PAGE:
EY boss refutes Deloitte’s argument for splitting up

EY’s plan for a split of itself was in danger of unravelling on Thursday. On Thursday, Deloitte’s global boss made public a clear point-by-point refutation.

Joe Ucuzoglu posted a 20-minute video on Deloitte’s website. He said that the firm had thought about separating its consulting and audit businesses as EY wants, and even talked to bankers about it.

He said that the conclusion was not even close and that EY’s plan could serve as a ” roadmap” for the profession was wrong.

He said, “Some of us are around for a while and have seen this movie before.” History is full of examples of great aspirations around these types transactions. I’m sure they sounded amazing and had beautiful slide decks. There are many big promises. Although it’s easy for deal fever to take over, the deals have never been fulfilled as planned.”

Ucuzoglu stated that he was speaking to Deloitte partner, in response of conversations and questions since January when he assumed control of the firm.

He said that he had seen an IPO of a consulting company that ended with the BearingPoint bankruptcy and two large trade sales to consultancies that were generally not looked upon positively. This was in reference to a spinout of KPMG and sales by EY and Capgemini, as well as sales by PwC and IBM over two decades.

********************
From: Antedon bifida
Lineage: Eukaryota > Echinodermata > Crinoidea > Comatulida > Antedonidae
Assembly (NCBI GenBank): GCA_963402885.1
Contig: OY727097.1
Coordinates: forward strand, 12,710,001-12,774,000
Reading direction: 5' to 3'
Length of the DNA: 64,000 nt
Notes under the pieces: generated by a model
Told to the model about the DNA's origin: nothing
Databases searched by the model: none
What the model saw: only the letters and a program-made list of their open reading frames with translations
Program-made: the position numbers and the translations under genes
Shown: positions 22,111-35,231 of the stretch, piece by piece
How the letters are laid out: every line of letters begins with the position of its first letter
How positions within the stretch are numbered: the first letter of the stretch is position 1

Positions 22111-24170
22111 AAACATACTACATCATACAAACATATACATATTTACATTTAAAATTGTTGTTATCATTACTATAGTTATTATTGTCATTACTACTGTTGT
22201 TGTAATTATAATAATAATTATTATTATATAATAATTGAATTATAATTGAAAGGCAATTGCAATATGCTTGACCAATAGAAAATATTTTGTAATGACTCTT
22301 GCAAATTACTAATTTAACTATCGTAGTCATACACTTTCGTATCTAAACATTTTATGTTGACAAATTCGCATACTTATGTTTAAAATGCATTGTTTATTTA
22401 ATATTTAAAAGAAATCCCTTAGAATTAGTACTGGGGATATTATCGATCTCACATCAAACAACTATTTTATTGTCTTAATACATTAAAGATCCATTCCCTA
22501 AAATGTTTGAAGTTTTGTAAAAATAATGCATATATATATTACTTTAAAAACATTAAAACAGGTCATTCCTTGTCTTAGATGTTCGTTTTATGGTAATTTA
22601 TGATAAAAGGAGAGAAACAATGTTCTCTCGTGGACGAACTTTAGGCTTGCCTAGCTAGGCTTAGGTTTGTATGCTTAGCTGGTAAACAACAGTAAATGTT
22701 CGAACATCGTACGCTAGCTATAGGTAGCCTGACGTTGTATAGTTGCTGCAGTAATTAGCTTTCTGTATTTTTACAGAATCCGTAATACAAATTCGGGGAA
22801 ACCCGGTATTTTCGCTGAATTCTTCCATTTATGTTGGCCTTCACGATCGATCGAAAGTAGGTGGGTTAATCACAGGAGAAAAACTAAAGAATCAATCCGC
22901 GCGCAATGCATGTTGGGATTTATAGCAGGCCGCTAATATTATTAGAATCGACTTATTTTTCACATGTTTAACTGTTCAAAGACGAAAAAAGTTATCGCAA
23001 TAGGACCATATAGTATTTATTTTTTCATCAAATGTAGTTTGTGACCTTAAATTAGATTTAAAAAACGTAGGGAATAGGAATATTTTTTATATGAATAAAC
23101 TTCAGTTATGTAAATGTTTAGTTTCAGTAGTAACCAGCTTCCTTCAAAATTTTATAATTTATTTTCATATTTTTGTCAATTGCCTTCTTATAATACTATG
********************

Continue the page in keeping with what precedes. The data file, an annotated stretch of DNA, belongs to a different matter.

Carmine Di Sibio at EY, Ucuzoglu’s counterpart, said that consulting and audit would grow faster as separate entities. She is free from conflict-of interest rules that restrict the services that can be sold to clients. Supporters of the split argue that regulators are increasingly challenging multidisciplinary models.

Ucuzoglu was not in agreement. Ucuzoglu disagreed. . . Actually, regulators have asked me a lot of questions recently about the operation of the separation transaction.

EY’s Project Everest plan, which is codenamed Project Everest by the firm, would see it raise equity and debt to pay cash out to its partners on the audit side. Instead of receiving shares that they can sell over time, partners in the consulting firm would see their take-home salaries cut. Some critics have claimed that the plan is intended to enrich current senior partners.

Ucuzoglu stated that there is no “free pot of gold”, but only trade-offs people can discuss.

“Some of you closer to retirement have pointed out to me that a split could be a good idea if you are nearing the end your career. If it went well, you would see the upside. . . You’re going to be retiring anyway.”

EY was not mentioned by Ucuzoglu in the video. He said that it was up to other people to decide their strategy. He acknowledged that one of the Big Four may be subject to conflict of interest rules as they audit a large number of technology companies, a reference to EY.

He said that Deloitte’s goal was to “keep nurturing” and “not tearing down” the company.